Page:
Before I dive into today’s topic, let’s chat about our current situation.
It has now come to everyone’s attention that we’ll be spending more time than ever at home with our families and quarantine friends especially with fall and winter coming.
During COVID I’m finding that more of us are looking around at our homes and realizing how important it is to create a living environment that we love and functions well for our families. One surefire way to improve the look, feel and function of your home is to uplevel your lighting.
That’s why this is the perfect time to “shed some light” (sorry, couldn’t resist) on how to select the perfect lighting for your space. Lighting is critical to any design plan and it’s especially important for enjoying those upcoming dark, chilly nights at home!
Lighting can be used to define a “room” in your home (especially if you have an open floor plan)
Scale matters… more on that later
Lighting should work with your design, not as an afterthought
Lighting should enhance the view, not obstruct or compete with it
Now, let’s see this put into practice! By the way these are not “rules,” just some guidelines we use when selecting decorative lighting!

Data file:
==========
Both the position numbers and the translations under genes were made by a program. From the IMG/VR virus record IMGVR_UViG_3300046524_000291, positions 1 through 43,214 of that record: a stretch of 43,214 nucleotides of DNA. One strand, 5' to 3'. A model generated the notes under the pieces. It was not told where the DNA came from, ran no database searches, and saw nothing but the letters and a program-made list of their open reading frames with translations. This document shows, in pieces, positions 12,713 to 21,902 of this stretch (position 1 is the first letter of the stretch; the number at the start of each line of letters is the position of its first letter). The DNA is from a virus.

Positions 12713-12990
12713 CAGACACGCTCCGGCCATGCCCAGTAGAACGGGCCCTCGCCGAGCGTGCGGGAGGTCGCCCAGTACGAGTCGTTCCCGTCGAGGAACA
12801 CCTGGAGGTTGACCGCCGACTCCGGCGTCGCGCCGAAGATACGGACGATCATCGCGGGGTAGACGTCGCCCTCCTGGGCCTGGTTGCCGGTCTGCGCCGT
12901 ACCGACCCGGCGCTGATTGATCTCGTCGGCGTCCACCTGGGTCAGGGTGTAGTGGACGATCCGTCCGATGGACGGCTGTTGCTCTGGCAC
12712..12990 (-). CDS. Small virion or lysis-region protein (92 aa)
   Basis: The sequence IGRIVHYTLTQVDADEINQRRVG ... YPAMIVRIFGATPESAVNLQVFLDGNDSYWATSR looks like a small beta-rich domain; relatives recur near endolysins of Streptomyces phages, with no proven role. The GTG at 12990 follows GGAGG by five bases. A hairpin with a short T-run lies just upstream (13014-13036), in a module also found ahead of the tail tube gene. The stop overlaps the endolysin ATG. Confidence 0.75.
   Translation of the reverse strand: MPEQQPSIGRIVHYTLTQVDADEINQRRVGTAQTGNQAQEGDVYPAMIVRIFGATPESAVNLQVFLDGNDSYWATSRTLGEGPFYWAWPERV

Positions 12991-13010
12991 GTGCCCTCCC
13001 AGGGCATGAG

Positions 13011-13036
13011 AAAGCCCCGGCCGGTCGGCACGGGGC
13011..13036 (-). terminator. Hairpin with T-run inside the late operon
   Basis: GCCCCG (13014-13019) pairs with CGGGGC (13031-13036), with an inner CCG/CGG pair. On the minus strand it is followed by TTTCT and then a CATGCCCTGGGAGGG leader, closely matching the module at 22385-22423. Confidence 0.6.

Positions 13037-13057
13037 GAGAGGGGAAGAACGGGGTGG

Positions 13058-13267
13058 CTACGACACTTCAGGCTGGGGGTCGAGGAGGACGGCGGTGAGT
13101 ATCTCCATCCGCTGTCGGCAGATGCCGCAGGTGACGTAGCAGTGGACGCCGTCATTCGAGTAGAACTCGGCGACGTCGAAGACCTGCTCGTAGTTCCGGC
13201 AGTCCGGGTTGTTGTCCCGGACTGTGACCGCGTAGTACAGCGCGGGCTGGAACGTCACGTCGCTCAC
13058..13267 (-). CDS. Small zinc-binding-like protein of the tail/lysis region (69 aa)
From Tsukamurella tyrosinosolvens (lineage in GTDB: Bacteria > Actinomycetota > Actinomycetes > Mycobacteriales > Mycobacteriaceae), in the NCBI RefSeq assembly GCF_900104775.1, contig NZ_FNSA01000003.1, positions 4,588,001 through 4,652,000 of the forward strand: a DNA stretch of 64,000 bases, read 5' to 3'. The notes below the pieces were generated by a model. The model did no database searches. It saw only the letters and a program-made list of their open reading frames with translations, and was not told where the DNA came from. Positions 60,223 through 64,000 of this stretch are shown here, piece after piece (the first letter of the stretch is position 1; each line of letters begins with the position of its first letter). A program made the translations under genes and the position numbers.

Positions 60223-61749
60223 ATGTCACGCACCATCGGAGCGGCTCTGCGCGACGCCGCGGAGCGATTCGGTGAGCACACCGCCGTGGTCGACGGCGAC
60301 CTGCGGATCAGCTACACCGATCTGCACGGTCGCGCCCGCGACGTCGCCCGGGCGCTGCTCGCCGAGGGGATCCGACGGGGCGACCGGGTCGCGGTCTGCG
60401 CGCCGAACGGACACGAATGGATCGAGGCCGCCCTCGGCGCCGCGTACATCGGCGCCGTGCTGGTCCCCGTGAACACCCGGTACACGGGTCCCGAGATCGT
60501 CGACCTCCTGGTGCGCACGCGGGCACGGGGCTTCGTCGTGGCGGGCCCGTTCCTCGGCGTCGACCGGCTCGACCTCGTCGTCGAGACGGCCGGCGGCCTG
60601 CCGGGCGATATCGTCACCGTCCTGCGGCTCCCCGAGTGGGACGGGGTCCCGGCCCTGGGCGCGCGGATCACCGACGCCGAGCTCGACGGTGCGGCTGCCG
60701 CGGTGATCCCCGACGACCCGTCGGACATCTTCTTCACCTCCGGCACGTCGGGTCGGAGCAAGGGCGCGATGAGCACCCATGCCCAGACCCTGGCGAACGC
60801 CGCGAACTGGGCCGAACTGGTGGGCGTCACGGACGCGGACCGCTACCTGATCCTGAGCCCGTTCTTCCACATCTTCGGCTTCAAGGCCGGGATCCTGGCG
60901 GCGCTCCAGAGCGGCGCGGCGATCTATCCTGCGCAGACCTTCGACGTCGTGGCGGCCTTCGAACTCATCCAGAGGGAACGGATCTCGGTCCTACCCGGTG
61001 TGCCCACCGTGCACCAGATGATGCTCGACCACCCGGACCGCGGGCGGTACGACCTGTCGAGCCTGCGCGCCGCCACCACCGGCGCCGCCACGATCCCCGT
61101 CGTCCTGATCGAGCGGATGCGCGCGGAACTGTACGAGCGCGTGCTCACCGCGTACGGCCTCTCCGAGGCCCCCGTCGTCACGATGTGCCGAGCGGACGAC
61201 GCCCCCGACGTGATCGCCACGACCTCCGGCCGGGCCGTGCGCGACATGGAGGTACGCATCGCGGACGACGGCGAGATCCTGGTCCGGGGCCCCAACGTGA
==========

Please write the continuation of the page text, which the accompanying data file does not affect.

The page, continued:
Lighting Style: “Cool” factor, light, airy, free-form
Our clients wanted this space to feel minimal and open but without some of the restrictions of minimalist design. A heavy chandelier wasn’t going to work here. We chose this lighter-framed option that subtly mimics the pattern on the chairs.
The thinness of the fixture doesn’t block the view and its airy, sculptural form keeps it from feeling visually heavy. It’s got the cool, unique factor we were looking for in this space.
Lighting Style: Elegant, classic, oversized
Because we opted for these gorgeous green velvet chairs first, we knew we wanted them to be the star of the show. Choosing a dark and dramatic chandelier would have cramped our chairs’ style.
We chose this crystal, polished nickel chandelier. It’s classic, beautiful, and adds an air of luxury to the whole space.
Instead of competing, it enhances the richness of the deep green velvet and elevates the industrial look of the wood and marble top dining table.